OK Cat owner's. We've all been here. You get out of bed in the morning and walk down the hallway when suddenly you feel something cold, and wet squishing between your toes. The other common scenario...nothing wakes a cat owner out of a sound slumber faster than the sound of a cat about to vomit on the bed. If you own a cat, chances are you've experienced the annoyances of hairballs.
Hairballs are historically considered "normal" in cats, but what do we really know about hairballs? Well, usually log shaped rather than ball shaped, hairballs are accumulations of hair that form in the stomach and intestines of cats. As you may have noticed, cats are fastidious groomers, and they ingest a lot of hair when they are cleaning themselves. Cats' tongues have dozens of tiny barbs (papillae) that are backward-facing. These little papillae are an extremely effective hairbrush, pulling any loose hair and debris from the cat's fur into it's mouth, where it is ingested and swallowed into the gastrointestinal tract. So, what happens to all of that hair? Well, in most cases the intestines move the hair through where it is expelled in the feces. In some cases, the hair collects in the stomach and forms into large clumps, which cannot be passed into the small intestines so there's only one way left for it to go. Back out the way it came in, although occasionally the hairball passes into the small intestines where it can cause a life-threatening obstruction requiring surgical intervention.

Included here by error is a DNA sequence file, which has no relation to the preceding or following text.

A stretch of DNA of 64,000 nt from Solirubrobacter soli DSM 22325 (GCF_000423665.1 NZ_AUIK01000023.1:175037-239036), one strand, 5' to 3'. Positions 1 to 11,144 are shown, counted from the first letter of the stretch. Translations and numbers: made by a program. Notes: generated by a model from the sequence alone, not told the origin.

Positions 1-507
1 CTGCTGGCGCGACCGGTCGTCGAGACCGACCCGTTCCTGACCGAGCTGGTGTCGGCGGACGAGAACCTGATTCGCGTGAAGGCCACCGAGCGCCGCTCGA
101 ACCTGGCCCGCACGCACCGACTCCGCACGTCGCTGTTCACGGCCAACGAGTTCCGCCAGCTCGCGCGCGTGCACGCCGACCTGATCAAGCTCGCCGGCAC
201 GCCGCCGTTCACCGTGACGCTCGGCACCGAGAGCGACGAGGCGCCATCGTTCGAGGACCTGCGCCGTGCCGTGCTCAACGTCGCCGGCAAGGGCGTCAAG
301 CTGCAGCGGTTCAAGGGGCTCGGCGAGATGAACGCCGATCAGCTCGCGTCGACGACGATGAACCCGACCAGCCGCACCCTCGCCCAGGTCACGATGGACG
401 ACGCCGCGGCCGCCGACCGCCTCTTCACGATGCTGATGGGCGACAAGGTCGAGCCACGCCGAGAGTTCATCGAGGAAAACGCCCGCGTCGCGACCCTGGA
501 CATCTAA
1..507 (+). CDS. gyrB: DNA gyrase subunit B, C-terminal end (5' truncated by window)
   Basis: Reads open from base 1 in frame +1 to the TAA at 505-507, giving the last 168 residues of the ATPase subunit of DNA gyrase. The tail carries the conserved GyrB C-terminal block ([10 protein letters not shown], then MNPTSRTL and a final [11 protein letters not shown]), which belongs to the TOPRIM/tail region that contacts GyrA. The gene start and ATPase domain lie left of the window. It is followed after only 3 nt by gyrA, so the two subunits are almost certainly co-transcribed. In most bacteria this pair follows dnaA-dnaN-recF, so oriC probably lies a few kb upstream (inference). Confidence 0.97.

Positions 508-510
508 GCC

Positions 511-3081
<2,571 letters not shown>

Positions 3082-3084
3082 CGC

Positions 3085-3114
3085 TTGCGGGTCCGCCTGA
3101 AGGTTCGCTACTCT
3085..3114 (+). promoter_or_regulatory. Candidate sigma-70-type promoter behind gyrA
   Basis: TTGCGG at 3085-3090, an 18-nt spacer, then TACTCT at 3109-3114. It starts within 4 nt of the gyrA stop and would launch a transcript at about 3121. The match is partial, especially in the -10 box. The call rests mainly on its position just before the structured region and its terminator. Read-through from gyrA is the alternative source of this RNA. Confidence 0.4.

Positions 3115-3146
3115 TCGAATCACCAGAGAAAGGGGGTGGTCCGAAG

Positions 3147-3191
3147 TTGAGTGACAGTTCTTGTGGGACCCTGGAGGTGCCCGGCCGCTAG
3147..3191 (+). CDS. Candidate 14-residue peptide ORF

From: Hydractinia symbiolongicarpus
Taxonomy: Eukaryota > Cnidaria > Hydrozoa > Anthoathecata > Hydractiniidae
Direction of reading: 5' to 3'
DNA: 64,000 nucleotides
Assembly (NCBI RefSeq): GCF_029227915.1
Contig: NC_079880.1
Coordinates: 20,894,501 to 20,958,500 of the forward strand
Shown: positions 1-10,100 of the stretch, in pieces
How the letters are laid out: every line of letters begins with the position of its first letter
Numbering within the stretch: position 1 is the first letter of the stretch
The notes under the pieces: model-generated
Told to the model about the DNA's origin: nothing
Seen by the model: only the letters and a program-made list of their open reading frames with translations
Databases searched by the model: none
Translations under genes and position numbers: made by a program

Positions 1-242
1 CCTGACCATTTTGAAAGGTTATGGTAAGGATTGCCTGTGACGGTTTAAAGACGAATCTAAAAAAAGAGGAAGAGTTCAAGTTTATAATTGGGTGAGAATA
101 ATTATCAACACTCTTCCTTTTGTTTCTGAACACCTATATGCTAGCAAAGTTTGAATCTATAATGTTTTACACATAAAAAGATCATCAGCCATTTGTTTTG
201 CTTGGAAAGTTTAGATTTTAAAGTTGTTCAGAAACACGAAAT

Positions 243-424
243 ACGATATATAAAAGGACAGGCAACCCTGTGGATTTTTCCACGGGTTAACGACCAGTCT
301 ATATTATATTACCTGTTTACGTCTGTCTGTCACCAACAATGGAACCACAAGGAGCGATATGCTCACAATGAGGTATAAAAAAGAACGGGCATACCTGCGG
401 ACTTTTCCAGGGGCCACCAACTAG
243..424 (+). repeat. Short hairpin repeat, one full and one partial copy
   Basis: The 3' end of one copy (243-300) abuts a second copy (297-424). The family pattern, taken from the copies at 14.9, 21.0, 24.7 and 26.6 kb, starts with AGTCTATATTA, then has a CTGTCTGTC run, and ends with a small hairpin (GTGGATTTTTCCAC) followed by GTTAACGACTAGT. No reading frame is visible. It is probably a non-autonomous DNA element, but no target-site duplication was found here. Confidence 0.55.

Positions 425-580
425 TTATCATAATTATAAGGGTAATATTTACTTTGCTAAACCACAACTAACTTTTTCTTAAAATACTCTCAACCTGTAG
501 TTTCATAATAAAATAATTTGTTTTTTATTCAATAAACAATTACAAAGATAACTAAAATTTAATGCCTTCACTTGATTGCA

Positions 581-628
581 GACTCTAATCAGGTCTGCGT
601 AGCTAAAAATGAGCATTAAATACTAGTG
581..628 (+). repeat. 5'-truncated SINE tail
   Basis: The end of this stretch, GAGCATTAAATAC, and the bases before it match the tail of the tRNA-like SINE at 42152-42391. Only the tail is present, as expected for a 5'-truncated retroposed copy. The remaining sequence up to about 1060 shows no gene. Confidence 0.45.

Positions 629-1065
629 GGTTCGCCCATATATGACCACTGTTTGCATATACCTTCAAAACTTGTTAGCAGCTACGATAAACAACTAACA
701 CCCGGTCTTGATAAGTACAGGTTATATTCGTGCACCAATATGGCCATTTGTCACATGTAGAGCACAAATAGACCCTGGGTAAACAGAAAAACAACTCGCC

So, are hairballs normal for cats? Well, that's partially true. A hairball once or twice a month can be completely normal in healthy cats. Especially long-haired cats. We do however become concerned when cats vomit up a hairball more than twice a month or so. This can be a sign of intestinal disease. Some common intestinal diseases in cats can affect the ability of the small intestines to move hair through the GI tract, leading to hairball accumulation.
Can hairballs be prevented? In some cases, hairballs can be minimized by frequently brushing your cat. This is not only a great way to bond with your cat(see happy cat brushing video), but it also removes a lot of the loose hair that would otherwise be ingested by your cat. Another option is to administer a commercially available, petroleum based hairball remedy. These products lubricate the intestinal tract to assist the hair in passing through into the feces. A combination of brushing and petroleum based hairball remedy can be used together to get the best results. Remember, hairballs more than twice a month on a consistent basis should prompt a visit to the vet.
One more tip: Coughing and hacking without bringing up a hairball can be a sign of a more serious problem. Monitor your cat closely. If a hairball doesn't come up after a few attempts, time to go to the vet!